King Arthurs Britain, a vastly different Britain than we know today, is revealed through many timeless classics in literature. Two of these pieces of literature are Thomas Malorys seriously toned Le Morte DArthur and Mark Twains satirical A Connecticut Yankee in King Arthurs Court. These works show distinctly different visions of the Arthurian legend. King Arthurs Britain in Twains A Connecticut Yankee and Malorys Morte DArthur may be compared through the unique portrayal of living conditions, chivalry, knightly adventures and the role of magic and mystery.
Living conditions in the Arthurian Legend are presented in distinctly different manners between A Connecticut Yankee and Le Morte DArthur. While the quality of life for the poor is consistently harsh for both novels, some differences do exist. The poor in A Connecticut Yankee are portrayed as a battered and oppressed race, while the poor of Le Morte DArthur are shown as existing more happily in the idyllic Camelot. Next, the upper class lifestyle is unanimously shown to be considerably more comfortable than that of the poorer peasants. Fancy clothing, lavish feasts, and comfortable mansions are all apart of the upper class world in the sixth century. Although the upper class had it easy, the high society in A Connecticut Yankee had another level of comfort from the nineteenth century technologies of the Yankee. The new innovations introduced by the Yankee created a differentiation between the rich societies of the two novels.
Chivalry and the knightly adventure also have some similarities and differences in the two pieces of literature. In Le Morte DArthur and in A Connecticut Yankee, the ignoble knights show a lack of adherence to the code of chivalry. Differences between the chivalrous codes of the knights come in their respect for women. In A Connecticut Yankee, there is a generally high respect for women, but in Morte DArthur, the knights sometimes do not honor women and treat them as frail damsels in distress. Knightly adventures are drastically different between the novels. In Le Morte DArthur, the knightly adventures are shown as valiant pursuits of adventure, while in A Connecticut Yankee, the are shown as blind pursuits of transient fame.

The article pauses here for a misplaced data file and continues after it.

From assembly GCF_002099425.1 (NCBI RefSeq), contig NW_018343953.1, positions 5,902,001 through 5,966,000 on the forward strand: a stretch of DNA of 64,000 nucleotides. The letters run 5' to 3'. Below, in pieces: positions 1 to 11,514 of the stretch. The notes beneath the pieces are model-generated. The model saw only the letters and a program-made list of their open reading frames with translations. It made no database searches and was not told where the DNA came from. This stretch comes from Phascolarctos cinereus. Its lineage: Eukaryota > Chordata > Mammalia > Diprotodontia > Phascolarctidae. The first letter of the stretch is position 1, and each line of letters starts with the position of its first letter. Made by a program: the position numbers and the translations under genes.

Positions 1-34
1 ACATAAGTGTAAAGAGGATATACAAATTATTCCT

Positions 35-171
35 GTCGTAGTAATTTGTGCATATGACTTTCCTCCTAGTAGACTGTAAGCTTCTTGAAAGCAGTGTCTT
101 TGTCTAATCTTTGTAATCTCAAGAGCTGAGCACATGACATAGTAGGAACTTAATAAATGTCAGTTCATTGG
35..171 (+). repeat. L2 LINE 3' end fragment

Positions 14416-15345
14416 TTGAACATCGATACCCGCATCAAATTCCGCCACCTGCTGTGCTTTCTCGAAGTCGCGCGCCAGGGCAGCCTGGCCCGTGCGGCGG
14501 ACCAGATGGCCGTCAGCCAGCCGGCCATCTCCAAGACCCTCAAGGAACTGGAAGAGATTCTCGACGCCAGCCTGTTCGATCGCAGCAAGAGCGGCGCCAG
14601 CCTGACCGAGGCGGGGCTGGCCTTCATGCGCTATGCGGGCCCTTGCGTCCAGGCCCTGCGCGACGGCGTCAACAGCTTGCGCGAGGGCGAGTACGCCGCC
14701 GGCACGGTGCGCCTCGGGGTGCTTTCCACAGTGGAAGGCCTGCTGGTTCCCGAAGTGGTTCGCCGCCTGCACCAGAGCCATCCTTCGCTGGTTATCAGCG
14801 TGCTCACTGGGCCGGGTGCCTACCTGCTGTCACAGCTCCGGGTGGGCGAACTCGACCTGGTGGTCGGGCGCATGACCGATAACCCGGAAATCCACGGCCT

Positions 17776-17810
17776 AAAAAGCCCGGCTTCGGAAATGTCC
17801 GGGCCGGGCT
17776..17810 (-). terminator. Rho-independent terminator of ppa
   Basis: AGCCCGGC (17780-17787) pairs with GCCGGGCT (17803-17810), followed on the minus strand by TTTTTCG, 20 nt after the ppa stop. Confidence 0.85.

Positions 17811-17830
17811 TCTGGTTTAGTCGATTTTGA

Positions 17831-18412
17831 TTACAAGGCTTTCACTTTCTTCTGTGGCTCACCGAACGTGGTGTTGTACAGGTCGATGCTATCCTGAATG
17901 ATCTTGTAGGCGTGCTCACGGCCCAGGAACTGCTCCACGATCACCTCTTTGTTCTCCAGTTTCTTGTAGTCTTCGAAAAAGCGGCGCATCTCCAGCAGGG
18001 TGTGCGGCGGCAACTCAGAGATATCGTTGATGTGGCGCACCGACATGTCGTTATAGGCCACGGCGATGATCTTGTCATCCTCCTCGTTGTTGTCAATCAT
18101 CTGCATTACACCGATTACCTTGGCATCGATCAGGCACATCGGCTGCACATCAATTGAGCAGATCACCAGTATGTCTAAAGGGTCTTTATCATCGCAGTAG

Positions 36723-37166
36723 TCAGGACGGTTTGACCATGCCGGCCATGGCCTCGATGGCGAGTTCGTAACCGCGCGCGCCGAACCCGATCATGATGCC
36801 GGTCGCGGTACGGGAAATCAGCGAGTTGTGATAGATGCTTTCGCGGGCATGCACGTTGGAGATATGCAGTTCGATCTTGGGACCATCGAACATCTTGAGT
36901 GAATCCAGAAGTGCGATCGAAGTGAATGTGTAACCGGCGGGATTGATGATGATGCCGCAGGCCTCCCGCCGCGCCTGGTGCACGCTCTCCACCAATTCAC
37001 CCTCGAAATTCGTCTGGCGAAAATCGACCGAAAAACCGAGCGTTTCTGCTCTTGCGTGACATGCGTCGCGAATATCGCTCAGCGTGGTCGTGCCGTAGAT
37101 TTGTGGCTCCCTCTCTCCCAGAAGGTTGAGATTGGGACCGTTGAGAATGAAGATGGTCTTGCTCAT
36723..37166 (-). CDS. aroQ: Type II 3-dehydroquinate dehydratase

Magic and mystery are shown to be different between the novels through the character of Merlin. Merlin in Le Morte DArthur is shown to be a wise, sage minister of occult powers. In A Connecticut Yankee, Merlin is proved to be a foolish old man with no more powers than a normal person. In general, magic in Morte DArthur is also shown to be a power for the chosen few, which is in contrast to the idea in A Connecticut Yankee stating that magic is for the one who is the smartest and the most intellectually developed. Mystery is similar to magic in that there is no real mystery to the reader in A Connecticut Yankee because the Yankee proves all of it through science. Mystery is consistently present in the magic of Morte DArthur because the society is of homogeneous intelligence and development.
In conclusion, comparing and contrasting two amazingly different pieces of literature on the Arthurian legend reveals that although the plot and characters may be unlike; most of the essential ideas of the legend are similar. Whether the writing has a serious factual tone, or a satirical humorous one, these novels are considered legends in their own time.